Wisconsin Alumni Research Foundation

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WARF Advances in Food and Ag | August 2022

Top licensing prospects from the University of Wisconsin-Madison

Beyond CBD: Optimized Hemp Cultivars
Leveraging their knowledge of crop genomics, this team of crop scientists have developed a patented gene editing method that allows them to create optimized hemp varieties with high-value traits.
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Enhanced Genome Editing in Plants 
This innovative nanoparticle-based delivery system for CRISPR genome editing machinery enables robust, efficient, precise, genotype-independent and DNA-free genome editing and engineering in plants, particularly crops.
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The Beet Goes On: Badger Flame 
UW-Madison’s “Vicar of Vegetables” talks harvest, hubris and a beet born to be raw. Badger Flame is a charismatic vegetable with pyrotechnic color and breakthrough flavor that took UW-Madison breeders 15 seasons to create.
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Cost-Saving Dairy Protein Separation  
Geladen’s charged ultrafiltration membranes enable 5X faster filtration, less wasted proteins and lower energy and water usage with no required changes to existing manufacturing infrastructure, equipment or workflow.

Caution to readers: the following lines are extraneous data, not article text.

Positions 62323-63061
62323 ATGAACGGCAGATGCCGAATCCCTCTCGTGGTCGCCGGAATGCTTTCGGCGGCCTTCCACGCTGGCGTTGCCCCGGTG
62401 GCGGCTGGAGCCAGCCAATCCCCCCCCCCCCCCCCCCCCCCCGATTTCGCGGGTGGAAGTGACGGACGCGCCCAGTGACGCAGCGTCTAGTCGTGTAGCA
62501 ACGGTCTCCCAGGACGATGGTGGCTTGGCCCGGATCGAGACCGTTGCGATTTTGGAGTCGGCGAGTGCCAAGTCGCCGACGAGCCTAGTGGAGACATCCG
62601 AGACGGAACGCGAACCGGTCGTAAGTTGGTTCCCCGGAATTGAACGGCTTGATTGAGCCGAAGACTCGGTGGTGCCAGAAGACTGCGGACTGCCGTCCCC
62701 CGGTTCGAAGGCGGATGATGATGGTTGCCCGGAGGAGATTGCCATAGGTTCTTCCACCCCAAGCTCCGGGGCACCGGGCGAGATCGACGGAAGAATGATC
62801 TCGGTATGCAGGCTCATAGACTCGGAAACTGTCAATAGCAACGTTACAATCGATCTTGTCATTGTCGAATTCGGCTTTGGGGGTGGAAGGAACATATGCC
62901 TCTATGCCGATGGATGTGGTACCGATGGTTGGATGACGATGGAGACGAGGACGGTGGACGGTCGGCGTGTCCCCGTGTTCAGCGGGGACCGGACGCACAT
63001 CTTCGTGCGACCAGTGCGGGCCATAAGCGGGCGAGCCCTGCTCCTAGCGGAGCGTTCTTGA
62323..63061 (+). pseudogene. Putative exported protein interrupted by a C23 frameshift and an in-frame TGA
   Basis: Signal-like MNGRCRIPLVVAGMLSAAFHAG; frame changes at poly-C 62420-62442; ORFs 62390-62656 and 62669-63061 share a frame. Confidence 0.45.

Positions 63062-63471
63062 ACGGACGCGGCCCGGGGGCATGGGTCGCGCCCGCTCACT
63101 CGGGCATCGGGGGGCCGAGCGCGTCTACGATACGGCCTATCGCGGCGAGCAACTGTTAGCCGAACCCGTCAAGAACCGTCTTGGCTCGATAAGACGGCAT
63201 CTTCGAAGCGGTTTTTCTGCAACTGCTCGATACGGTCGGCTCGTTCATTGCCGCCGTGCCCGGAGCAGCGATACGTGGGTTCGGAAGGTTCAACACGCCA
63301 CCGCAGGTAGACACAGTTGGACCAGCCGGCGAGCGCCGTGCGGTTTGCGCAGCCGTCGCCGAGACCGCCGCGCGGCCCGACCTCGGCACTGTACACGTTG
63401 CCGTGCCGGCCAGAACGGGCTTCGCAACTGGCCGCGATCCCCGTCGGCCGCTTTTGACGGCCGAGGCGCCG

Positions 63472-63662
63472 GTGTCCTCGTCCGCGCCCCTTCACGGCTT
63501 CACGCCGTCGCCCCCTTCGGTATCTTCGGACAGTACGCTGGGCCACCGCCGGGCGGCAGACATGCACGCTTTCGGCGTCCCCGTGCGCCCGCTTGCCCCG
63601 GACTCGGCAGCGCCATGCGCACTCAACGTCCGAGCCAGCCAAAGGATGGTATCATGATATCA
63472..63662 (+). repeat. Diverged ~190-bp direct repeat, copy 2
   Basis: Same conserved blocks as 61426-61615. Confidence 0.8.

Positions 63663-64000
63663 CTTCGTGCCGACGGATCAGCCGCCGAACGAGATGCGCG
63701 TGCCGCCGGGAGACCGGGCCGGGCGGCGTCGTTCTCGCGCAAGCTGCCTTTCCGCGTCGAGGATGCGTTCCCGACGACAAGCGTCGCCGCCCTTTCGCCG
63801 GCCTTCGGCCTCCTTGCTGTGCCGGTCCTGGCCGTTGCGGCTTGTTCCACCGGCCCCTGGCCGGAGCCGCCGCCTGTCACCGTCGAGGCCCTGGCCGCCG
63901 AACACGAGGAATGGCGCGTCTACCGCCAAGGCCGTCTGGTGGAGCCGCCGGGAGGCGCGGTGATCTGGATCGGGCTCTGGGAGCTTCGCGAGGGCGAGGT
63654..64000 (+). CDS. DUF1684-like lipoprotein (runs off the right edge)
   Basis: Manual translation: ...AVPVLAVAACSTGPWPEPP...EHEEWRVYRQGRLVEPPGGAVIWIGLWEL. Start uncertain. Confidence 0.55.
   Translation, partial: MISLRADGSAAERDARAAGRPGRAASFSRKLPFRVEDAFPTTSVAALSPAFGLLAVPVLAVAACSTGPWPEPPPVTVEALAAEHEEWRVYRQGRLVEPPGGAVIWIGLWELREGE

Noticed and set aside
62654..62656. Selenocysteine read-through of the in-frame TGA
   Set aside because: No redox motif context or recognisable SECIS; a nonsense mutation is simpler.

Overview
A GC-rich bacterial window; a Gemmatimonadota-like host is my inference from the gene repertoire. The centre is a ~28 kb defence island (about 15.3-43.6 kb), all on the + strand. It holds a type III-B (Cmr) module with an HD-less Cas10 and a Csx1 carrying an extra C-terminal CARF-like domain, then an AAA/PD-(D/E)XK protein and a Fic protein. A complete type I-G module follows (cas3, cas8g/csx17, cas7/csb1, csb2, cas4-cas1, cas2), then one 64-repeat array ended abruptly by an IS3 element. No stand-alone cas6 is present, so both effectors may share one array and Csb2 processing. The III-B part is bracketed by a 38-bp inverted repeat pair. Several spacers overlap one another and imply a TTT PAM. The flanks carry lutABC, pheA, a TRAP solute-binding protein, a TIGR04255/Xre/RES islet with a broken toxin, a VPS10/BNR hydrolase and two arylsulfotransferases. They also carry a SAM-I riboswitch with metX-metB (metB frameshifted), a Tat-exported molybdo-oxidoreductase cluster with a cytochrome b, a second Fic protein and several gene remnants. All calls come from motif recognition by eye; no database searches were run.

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Canine Genetic Testing
UW veterinary researchers identified a single nucleotide polymorphism (SNP) that could serve as the basis for a diagnostic test to predict whether a dog will develop acquired peripheral neuropathy.
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Probiotics to Treat Intestinal Disorder
A School of Pharmacy team is charting a new strategy for delivering probiotics. Their novel double-layer coating strategy better withstands the gauntlet of the human body to treat inflammatory bowel disease and other intestinal indications.
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Wireless Remote Sensing
A team of electrical and computer engineers has reconciled a longstanding tradeoff in wireless communications systems. Their technique balances long communication range with low-power consumption and could help plant the seeds of a new agricultural revolution.
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Plant Hemoglobin for Meat Substitutes
A team of animal scientists developed a recombinant plant hemoglobin that retains its color when exposed to light, making it a potentially valuable coloring ingredient for meat substitutes.
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